They can rack off
The "axe" found was one of dozens normally found hanging from prehistoric hats.
Australia has laid claim to being the country that first invented a quite literally game-changing piece of cutting-edge technology - to wit, the stone axe with edge ground for greater sharpness. "This new evidence for the earliest securely dated ground-edge implement in the world indicates that Australia was an important locale …
The "axe" found was one of dozens normally found hanging from prehistoric hats.
Have they found The Black Slab yet?
Mines is the one with "The Sentinel" in the pocket.
"Quite literally"? So exactly which games were the ancient Ozzies playing that the ground-edge axes made a change for?
To be fair I can see bringing axes into play making quite a difference to most games (football, tag, dodgeball...) but there are a few where they'd have little <ahem> impact (hide and seek, hop scotch, Monopoly...) and perhaps those are the ones that were all the rage back then.
"Rock, scissors, paper".
Then known as - "Rock*, rock**, rock***".
* Plain rock, ** Rock with a nice sharp edge, *** Rock ready for the application of ochre and similar pigments.
Maybe the game was wallabies, Kangeroos, possums, etc.
A sharp edge judiciously applied could change them from animals to joints of meat - literally!
...because it was no help in making beer?
Yeah, cracking beer atoms
As theses axes are 35000 years old, I would guess old battle axe mother in law jokes date from a similar time period. ;)
have they tested for dust......
If they ever did invent it, their stone-age society would have banned this technological advancement within five years of it being invented or at the very least mandate that it be wrapped up in animal skin so it's completely blunt and useless.
The animal skin should have a warning: "Asphyxiation hazard: Keep animal skins away from small children."
I recently bought a knife wrapped in a plastic bag inside a box. There was a warning that the bag should be kept away from children because it is a hazard. No mention of keeping the knife away from the nipper.
Thus nothing to do with the "they" Australians.
The question is, was that invention "hard to export" or not back then?
Was it invented all over the world in a couple of thousand years timespan?
...it was found that Australia had the most ancient Porn Filter - 154000 years old. All aboriginal porn scenes were painted over by the Aboriginal Porn Filter General.
Another one of his duties was to Ban Indecent Swimsuits made from Swine leather. Only Cattle swimsuits were permitted by the Zealot/Aussie Kid Protector.
Flame from the Dreamland.
...as the CSIRO expects to lodge their patent claim any day now.
Doesn't address how the aborigines' ancestors managed to migrate from Africa some 50K years ago without significantly populating places along the way. If they were building ocean-traversing craft and navigating the doldrums then presumably ground edge knives would have been child's play.
They got there by following a coastal route from the Arabian peninsula, via India and South East Asia. Sea levels were much lower tens of thousands of years ago, meaning Oz wasn't so isolated as now (it was joined to New Guinea for one thing. Rising sea levels have also obliterated the archeological record of early modern humans lving on Aisan beaches (in many places those beaches are now 100km out to sea). Genetic studies are quite clear on how Aboriginies are related to the rest of humanity.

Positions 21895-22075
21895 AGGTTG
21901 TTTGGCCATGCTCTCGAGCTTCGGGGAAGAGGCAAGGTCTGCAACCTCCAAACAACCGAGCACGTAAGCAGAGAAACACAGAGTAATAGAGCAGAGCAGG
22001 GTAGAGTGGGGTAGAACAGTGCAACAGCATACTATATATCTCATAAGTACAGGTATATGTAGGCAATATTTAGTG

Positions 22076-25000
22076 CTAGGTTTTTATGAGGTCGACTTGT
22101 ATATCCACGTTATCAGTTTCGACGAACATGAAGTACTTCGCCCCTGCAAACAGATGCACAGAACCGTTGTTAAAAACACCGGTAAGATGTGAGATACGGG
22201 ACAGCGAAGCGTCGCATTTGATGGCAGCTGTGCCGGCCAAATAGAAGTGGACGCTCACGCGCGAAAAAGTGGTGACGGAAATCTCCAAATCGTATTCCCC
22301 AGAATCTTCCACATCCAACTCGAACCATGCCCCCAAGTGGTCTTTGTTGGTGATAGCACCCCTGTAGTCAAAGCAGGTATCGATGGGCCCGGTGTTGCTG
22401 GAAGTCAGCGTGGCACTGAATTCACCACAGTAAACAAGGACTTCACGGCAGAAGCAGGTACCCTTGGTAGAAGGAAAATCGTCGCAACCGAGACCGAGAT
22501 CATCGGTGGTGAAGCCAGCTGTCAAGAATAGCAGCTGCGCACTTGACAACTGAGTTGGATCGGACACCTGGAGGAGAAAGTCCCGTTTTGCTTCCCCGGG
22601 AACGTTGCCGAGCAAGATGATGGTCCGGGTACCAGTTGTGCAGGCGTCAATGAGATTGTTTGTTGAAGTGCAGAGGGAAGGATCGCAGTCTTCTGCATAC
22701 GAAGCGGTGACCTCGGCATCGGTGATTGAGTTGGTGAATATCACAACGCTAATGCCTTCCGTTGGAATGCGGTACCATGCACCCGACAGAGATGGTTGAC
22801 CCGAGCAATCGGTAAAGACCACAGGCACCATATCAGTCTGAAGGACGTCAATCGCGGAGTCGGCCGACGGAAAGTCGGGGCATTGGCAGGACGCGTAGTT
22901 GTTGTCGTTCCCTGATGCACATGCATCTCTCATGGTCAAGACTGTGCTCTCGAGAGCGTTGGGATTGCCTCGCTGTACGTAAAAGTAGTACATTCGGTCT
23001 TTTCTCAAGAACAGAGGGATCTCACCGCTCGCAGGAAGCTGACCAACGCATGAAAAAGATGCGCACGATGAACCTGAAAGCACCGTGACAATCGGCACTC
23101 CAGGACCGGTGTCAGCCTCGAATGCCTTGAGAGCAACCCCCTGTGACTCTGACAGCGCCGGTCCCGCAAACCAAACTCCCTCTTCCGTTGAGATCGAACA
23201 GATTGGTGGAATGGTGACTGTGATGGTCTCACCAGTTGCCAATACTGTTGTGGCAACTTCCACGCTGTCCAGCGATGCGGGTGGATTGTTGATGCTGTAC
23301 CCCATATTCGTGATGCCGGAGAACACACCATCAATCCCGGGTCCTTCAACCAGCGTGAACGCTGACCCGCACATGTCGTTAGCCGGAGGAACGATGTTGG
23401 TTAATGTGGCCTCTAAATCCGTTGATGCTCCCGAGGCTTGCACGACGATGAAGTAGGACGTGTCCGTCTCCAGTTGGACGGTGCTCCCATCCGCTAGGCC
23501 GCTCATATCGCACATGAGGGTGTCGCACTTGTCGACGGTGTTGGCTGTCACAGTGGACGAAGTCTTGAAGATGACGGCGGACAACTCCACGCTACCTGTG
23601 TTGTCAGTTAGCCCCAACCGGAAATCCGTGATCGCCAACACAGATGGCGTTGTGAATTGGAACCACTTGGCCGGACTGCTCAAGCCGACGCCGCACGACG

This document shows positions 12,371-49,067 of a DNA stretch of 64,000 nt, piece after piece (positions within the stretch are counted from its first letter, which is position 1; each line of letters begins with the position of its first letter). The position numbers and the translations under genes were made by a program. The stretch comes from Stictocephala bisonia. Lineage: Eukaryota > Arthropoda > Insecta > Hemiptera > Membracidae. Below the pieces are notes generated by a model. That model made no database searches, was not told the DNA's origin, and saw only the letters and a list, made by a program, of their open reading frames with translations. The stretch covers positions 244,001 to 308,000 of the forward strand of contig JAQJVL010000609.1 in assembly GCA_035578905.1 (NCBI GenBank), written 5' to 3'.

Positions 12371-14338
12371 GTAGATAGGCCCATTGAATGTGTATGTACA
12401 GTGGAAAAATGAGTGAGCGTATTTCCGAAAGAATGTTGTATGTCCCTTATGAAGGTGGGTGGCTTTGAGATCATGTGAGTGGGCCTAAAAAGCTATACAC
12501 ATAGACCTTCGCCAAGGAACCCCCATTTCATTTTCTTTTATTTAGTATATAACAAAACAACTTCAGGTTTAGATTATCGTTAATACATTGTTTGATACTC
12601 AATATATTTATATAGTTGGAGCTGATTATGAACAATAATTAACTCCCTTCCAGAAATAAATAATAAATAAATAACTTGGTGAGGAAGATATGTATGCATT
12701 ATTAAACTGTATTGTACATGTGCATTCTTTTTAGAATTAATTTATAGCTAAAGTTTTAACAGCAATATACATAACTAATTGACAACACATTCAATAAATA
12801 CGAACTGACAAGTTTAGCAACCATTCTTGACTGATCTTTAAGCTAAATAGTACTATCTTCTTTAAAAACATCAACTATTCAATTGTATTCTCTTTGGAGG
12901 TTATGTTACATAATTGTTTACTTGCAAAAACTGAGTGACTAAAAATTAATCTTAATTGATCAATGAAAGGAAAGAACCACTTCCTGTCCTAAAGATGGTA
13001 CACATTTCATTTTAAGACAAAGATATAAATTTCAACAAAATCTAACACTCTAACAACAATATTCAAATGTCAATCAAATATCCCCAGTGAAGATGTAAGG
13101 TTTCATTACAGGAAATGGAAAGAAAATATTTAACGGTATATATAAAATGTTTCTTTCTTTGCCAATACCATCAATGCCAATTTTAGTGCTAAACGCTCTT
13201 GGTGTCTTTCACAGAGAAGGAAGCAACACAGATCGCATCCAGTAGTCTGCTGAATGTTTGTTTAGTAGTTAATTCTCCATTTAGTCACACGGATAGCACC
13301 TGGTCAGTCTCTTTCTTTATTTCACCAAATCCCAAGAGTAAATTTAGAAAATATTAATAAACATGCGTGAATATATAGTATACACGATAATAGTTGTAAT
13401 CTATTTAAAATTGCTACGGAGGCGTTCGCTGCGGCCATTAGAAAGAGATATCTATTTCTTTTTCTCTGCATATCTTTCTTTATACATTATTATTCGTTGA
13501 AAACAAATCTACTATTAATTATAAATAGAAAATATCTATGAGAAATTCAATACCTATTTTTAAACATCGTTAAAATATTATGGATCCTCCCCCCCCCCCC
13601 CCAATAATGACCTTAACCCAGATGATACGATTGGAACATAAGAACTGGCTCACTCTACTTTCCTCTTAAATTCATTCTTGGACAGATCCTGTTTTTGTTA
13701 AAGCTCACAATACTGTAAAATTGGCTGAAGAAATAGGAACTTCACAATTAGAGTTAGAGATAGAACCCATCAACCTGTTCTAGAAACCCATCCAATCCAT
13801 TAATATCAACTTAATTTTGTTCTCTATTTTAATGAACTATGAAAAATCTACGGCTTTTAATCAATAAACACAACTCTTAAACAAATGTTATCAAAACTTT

Try reading about it. These are all good.
Out of Eden by Stephen Oppenheimer
Deep Ancestry by Spencer Wells
The Incredible Human Journey by (TV's) Alice Roberts
Based on how most white Aussies seem to treat people off all races including the natives they pretty much have no right to brag about this accomplishment. Granted many other of blightys colonies have checkered histories regarding other cultures and treatment of the natives but no where else is as openly racist in the 21st century about it.
I'm quite certain there was a much richer history being created all over the british isles & northern france at this time. Were not people in this area pushing huge rocks around to create monuments which can still be found today? That is much more awe inspiring than an axe if you ask me.
You may be quite certain, but you're still wrong. 35,000 years is a long time ago, for humans anyway. My guess is you're either talking about Stonehenge and the likes of it, or you know something nobody else does. Well, Stonehenge is barely 5,000 years old...
I'm referring to the "grooved ware people" who made newgrange and many other megalithic sites as well. If you believe all these stone things were created 5000 years ago, you probably think the earth was created in a week.
Only LP can put that in an article.... and get away with it.... almost.
Since Australia wasn't around then he means the Aboriginal tribes.
Chances are they were brought in from China by their wandering explorers. And the truly unique item of technology from the other side was the Aboriginal boomerang.
Next they'll be claiming they invented wind instruments starting with the Didgeridoo.
But they did invent Vegemite!
Hooray for a serious answer that isn't about beer or the great firewall ;)
If paleontologists are correct, and early humans arrived in Australia via land bridges from Indonesia ~70,000 years ago before water levels sank back to near-current levels, then that would indicate independant development of this technology elsewhere in the world... The original settlers would have been stranded in Australia long before this came about :)
...it is the oldest one found...so far. Not quite proof it was actually invented in Australia.
Mine's the one with 'cynic' on the coat.